Behind the Leaderboard 2024 KPMG Womens PGA Championship | LPGA | Ladies Professional Golf Association (2024)

Behind the Leaderboard 2024 KPMG Womens PGA Championship | LPGA | Ladies Professional Golf Association (1)The towering red cedar, hemlock and Douglas fir trees that line the fairways at Sahalee Country Club take generations to reach their majestic highs. That the champion took her time to reach a career milestone among them is fitting.

In her 75th major start, Amy Yang broke through with a career-defining victory at the KPMG Women’s PGA Championship. Yang’s career has been one of persistent elite play, with 21 top-10 finishes in majors before her victory last week in Washington. She now has a signature win previously missing from a deep on-course résumé.

Superb short game

In a week when saving par often felt like making birdie, Yang’s exquisite short game propelled her to victory. For the championship, the field scrambled at a rate of 46.8%. Yang got up-and-down 16 of 21 times (76.2%), best of anyone in the field.

This was an especially prescient metric given the entire field’s propensity for missed greens. Like most elite championship setups, the difficulty level was ratcheted up all week long. A field comprising the world’s best missed the green in regulation more than 40% of the time at Sahalee. Yang ranked second in the field in strokes gained around the green, picking up more than five shots on the field with her short game alone. It led to her carding just seven bogeys or worse for the week, fewest of any player in the field.

Terrific through and through

While Yang’s short game and bogey avoidance numbers stand out the most, she showcased every facet of her game to get the victory at Sahalee. Yang ranked eighth in strokes gained off the tee, 16th in approach and 20th in putting to go along with her sterling short-game performance. She was the only player in the field ranked in the top-20 in all four of the key strokes gained disciplines.

Yang entered the final round with a two-shot lead over Lauren Hartlage and Miyu Yamash*ta, giving her a 45.6% win probability according to KPMG Performance Insights. By the time she walked off the eighth green with birdie, that figure had ballooned to 90.6%, breathing room that undoubtedly made the pressure of major championship Sunday slightly less oppressive. Neither her bogey at No. 16 nor double at No. 17 knocked her win probability under the 99% mark.

A superstar on the horizon

While her name might have been unfamiliar to most fans who regularly follow the LPGA Tour, Miyu Yamash*ta showed at Sahalee why she’s racked up 11 wins on the JLPGA at just 22 years old. This season on that tour, Miyu ranks in the top-10 in fairways hit, greens in regulation, scrambling, birdie percentage and putting average. Last week, she was the only player in the field ranked in the top-15 in strokes gained off the tee, approach and putting.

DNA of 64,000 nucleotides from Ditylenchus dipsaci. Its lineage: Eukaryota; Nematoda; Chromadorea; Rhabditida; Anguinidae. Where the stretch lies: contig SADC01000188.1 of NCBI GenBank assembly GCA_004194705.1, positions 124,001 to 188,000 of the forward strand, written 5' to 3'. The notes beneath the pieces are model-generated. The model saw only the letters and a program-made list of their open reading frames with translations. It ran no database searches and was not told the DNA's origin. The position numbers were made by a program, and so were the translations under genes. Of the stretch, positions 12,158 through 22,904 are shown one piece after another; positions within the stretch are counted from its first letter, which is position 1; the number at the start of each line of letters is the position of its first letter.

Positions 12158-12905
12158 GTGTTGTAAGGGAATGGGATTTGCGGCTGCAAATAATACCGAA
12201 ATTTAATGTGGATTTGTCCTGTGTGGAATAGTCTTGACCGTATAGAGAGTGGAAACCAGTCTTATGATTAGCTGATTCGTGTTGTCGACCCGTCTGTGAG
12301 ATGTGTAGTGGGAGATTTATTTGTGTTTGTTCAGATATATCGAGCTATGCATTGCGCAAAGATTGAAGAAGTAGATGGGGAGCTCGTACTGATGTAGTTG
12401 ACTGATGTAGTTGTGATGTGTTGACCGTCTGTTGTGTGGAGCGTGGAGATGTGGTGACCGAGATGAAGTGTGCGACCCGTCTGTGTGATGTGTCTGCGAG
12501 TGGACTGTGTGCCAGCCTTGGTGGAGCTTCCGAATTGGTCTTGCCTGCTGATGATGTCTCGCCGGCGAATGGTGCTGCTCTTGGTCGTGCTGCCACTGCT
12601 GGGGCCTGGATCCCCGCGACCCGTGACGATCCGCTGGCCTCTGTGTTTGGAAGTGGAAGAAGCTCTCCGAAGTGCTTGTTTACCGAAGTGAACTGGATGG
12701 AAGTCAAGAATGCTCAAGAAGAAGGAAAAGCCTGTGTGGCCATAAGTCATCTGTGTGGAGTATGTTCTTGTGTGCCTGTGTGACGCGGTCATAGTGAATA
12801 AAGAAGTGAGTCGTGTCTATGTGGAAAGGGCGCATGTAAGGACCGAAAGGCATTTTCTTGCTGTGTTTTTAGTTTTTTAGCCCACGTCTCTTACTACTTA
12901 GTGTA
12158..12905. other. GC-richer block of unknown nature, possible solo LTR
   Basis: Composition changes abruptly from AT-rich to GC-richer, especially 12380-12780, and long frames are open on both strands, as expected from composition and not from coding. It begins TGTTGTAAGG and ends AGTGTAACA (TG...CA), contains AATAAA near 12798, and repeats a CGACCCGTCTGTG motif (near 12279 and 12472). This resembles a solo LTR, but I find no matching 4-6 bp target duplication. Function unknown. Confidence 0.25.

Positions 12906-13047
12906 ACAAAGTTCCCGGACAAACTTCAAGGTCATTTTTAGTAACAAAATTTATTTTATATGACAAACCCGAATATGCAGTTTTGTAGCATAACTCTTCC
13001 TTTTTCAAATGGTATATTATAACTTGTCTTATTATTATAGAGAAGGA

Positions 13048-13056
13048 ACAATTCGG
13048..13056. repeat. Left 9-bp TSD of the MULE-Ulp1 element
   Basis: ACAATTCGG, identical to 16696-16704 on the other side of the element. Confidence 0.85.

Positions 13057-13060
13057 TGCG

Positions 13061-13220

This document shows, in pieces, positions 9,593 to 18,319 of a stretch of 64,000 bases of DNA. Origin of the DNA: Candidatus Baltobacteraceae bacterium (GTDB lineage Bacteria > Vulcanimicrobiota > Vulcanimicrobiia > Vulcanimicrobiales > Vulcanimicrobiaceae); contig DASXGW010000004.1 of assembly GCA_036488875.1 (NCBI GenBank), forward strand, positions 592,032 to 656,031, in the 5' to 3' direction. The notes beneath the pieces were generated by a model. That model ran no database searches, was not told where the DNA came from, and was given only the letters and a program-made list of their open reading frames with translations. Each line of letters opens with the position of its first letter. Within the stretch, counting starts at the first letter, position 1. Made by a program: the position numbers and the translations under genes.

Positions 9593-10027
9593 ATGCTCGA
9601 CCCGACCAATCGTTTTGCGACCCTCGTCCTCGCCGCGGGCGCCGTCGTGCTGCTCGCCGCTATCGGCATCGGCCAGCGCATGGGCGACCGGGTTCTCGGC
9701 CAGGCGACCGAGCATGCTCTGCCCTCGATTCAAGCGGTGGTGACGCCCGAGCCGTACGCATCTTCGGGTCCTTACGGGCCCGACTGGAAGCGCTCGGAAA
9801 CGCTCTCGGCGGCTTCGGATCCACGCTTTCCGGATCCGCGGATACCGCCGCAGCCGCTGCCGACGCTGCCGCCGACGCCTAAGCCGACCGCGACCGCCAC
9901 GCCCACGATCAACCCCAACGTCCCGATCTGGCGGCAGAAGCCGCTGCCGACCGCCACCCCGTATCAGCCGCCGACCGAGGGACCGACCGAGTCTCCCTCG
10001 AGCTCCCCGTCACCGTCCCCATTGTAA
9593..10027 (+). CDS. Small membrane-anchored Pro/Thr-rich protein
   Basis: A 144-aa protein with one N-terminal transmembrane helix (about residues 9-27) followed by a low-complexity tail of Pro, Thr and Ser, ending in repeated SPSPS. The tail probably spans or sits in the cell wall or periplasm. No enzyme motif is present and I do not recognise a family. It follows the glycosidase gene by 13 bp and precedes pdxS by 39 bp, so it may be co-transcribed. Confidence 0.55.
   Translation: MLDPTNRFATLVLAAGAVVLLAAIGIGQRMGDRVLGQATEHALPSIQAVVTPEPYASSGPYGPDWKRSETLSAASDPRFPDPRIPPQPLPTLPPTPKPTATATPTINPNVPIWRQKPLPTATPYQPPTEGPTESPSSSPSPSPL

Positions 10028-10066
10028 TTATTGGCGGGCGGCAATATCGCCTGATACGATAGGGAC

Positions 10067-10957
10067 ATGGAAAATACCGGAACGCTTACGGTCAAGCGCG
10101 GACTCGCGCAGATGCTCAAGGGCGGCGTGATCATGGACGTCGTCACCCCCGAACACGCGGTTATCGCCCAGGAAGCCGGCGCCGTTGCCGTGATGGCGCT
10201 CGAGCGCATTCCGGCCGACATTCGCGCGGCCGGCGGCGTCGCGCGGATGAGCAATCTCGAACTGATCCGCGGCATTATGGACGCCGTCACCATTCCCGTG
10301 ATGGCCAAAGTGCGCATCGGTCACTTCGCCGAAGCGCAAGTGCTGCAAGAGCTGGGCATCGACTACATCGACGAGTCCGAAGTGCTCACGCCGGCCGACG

Yamash*ta’s excellent week in the Pacific Northwest pushed her into the top-20 of the Rolex Rankings. She’s unquestionably a name to watch in the year’s remaining two major championships as well as the Olympics in Paris.

Late-charging Americans

Had it not been for a front-nine 39 on Thursday, Lilia Vu may have won her third major championship last week. Vu opened the week with a 75 but still managed to finish in a tie for second place. Had she won, it would have been the highest opening-round score by a KPMG Women’s PGA champion since Kathy Ahern in 1972.

Lilia’s approach play was the key factor in her success at Sahalee. The Rolex Rankings No. 2-ranked player ranked fourth in the field in proximity from the fairway and in the top-10 in both strokes gained approach and overall approach proximity. Vu also improved her strokes gained putting figure each day for the week, capped off by picking up 3.47 strokes on the green Sunday, second-most in the field.

Not to be outdone was Vu’s Solheim Cup teammate Ally Ewing, who continues to play some of the best golf of her career in 2024. Ewing has now finished in the top-five in three consecutive LPGA Tour starts, two of which have been majors. She’s gaining 3.29 strokes on the field per round in that stretch, averaging more than 3.6 birdies or better per round. Ewing ranked third in the field at Sahalee in strokes gained putting and is now in the top-10 on the LPGA Tour this year in strokes gained total per round.

A resilient, roller-coaster Sunday

You would be hard-pressed to find a round quite like the one Lexi Thompson assembled in the final round at Sahalee. She got off to a nightmarish start, playing the first eight holes in 8-over-par. She hit only three greens in that span, dropping almost three full strokes to the field from tee to green.

While it would have been easy to melt under the heat lamp of that disappointment, Thompson bounced back emphatically. Lexi played the last 10 holes of the championship in 6-under, going bogey-free and gaining a ridiculous 5.16 strokes on the field tee-to-green in that span. She missed only one of her last 10 greens in regulation, too. Thompson’s tie for ninth place is her best finish in a major in two years.

Ko finds elite form